From today’s Benton Communications-related Headlines:
NET-NEUTRALITY BILL INTRODUCED
[SOURCE: Multichannel News, AUTHOR: Ted Hearn]
Sens. Byron Dorgan (D-ND) and Olympia Snowe (R-Maine) introduced a bipartisan bill Tuesday that would ban cable operators, phone companies and other providers of broadband Internet access from engaging in discriminatory management of their networks to the commercial disadvantage of Web-based providers of content and applications. The Dorgan-Snowe bill resumes the so-called network-neutrality debate after major telecommunications legislation collapsed in the Senate last year over whether it was necessary to protect Internet giants like Microsoft, Google, Yahoo! and eBay and their customers from potentially discriminatory conduct, such as the intentional blocking or slowdown of unaffiliated services that hadn’t paid to use additional network capacity. Such discrimination would “fundamentally change the way the Internet has operated and threatens to derail the democratic nature of the Internet,” Sen Dorgan said in a prepared statement with Sen Snowe. Sens Dorgan and Snowe said the bill would require broadband providers to “operate the network in a nondiscriminatory manner, but [they] would remain free to manage the network to protect the security of the network or to offer different levels of broadband connection to users.” In another provision, the bill would mandate that consumers have the right to purchase a “stand-alone broadband connection that is not bundled with cable, phone or voice-over-Internet-protocol service.” In addition to Dorgan and Snowe, co-sponsors include Sens John Kerry (D-MA), Barbara Boxer (D-CA), Tom Harkin (D-IA), Patrick Leahy (D-VT), Hillary Clinton (D-NY), and Barack Obama (D-IL). (Story here. / Read the bill.)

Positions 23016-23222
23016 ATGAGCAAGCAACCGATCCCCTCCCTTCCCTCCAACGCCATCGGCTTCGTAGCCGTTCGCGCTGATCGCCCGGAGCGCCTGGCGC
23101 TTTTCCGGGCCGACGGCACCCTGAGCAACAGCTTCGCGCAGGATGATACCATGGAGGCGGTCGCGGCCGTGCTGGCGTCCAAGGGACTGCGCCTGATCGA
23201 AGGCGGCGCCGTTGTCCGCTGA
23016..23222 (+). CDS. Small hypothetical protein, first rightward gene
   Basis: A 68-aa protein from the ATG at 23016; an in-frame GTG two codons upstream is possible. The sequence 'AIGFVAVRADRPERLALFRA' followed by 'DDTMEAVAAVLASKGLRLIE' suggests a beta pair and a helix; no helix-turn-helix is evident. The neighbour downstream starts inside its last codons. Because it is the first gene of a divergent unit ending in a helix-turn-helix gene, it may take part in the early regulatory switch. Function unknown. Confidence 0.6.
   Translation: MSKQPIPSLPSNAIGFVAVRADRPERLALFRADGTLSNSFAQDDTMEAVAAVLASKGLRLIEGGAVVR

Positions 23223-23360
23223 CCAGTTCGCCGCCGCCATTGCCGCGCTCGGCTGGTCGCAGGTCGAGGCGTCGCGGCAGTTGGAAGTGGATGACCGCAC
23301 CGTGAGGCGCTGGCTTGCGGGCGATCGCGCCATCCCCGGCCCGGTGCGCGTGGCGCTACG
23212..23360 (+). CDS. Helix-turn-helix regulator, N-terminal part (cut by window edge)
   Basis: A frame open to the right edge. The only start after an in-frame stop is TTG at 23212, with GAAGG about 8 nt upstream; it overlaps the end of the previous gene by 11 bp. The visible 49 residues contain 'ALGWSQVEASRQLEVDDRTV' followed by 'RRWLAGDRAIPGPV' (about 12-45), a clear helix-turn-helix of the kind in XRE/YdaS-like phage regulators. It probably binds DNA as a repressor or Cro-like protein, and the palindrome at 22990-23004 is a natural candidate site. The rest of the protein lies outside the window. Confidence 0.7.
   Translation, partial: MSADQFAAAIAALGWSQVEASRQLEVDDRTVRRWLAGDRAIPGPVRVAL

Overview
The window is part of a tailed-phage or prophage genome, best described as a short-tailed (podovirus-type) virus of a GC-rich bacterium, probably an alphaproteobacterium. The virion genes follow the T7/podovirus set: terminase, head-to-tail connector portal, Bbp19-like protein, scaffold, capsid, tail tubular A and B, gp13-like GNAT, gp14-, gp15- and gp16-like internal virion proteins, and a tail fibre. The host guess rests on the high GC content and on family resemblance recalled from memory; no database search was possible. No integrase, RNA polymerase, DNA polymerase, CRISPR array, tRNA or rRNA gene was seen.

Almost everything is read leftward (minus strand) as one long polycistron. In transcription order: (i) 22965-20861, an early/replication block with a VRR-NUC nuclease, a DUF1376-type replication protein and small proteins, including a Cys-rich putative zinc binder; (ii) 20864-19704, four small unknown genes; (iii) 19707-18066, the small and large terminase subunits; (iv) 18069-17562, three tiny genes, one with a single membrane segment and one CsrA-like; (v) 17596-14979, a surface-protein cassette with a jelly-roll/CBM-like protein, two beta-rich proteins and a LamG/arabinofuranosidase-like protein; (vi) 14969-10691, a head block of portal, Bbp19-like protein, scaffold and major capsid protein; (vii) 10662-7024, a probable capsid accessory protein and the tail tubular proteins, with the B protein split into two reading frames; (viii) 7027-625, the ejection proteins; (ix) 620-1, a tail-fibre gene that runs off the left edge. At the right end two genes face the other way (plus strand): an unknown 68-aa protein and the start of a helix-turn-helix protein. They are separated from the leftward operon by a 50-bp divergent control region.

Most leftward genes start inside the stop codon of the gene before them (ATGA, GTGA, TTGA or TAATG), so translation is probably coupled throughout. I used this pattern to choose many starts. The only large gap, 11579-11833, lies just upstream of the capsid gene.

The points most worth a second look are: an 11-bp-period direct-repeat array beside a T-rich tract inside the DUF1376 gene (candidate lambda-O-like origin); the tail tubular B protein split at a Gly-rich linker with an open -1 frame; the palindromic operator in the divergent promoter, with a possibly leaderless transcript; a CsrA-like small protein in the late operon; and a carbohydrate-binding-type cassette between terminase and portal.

At a glance this looks like a solid idea, but I find myself wondering on a couple fronts. First off, ever since the Telecom Act of 1996 was introduced, telecom has been one of the very issues on which the GOP has sided with the angels (while the Dems were siding mostly with their old-boy network buddies at AT&T). So I find myself being inherently suspicious of this crew (Snowe is Republican but the rest of the sponsors are Democrats). (AT&T EVP of Federal Relations Tim McKone squealed like a stuck pig at the idea, so that’s a positive sign.)
Second, I keep thinking back to how the telecoms have worked to derail municipal broadband initiatives (I think the one that initially caught my attention involved Verizon and Philadelphia, but at the moment I’m too damned lazy to hunt up a link; also, I’m betting that boztopia has a couple memorized). Which has me wondering if we aren’t, in true American fashion, asking all the wrong questions on the issue. Is “net neutrality,” as currently framed, merely a way of deciding how we’ll let the telecom monsters rape us instead of acting in a way that truly benefits the citizenry? (And for those of you haven’t seen the word “citizen” and its derivations before, it’s kind of like “consumer,” only without the money part.)
Somebody, please, enlighten me.